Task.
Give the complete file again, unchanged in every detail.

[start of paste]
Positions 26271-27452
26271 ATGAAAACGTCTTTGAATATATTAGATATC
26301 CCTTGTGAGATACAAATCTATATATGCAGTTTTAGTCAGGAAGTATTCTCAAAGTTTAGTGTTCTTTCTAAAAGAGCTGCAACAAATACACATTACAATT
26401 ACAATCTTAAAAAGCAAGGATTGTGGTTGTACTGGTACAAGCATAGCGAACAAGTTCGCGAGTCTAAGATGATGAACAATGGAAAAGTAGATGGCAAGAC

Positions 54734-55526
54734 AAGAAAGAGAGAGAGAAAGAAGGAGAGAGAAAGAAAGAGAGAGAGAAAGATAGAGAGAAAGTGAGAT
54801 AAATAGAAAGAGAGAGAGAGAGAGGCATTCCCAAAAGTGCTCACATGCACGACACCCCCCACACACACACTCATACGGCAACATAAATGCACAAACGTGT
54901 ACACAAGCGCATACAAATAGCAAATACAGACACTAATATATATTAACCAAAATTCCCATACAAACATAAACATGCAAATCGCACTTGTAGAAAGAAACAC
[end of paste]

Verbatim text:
Positions 26271-27452
26271 ATGAAAACGTCTTTGAATATATTAGATATC
26301 CCTTGTGAGATACAAATCTATATATGCAGTTTTAGTCAGGAAGTATTCTCAAAGTTTAGTGTTCTTTCTAAAAGAGCTGCAACAAATACACATTACAATT
26401 ACAATCTTAAAAAGCAAGGATTGTGGTTGTACTGGTACAAGCATAGCGAACAAGTTCGCGAGTCTAAGATGATGAACAATGGAAAAGTAGATGGCAAGAC

Positions 54734-55526
54734 AAGAAAGAGAGAGAGAAAGAAGGAGAGAGAAAGAAAGAGAGAGAGAAAGATAGAGAGAAAGTGAGAT
54801 AAATAGAAAGAGAGAGAGAGAGAGGCATTCCCAAAAGTGCTCACATGCACGACACCCCCCACACACACACTCATACGGCAACATAAATGCACAAACGTGT
54901 ACACAAGCGCATACAAATAGCAAATACAGACACTAATATATATTAACCAAAATTCCCATACAAACATAAACATGCAAATCGCACTTGTAGAAAGAAACAC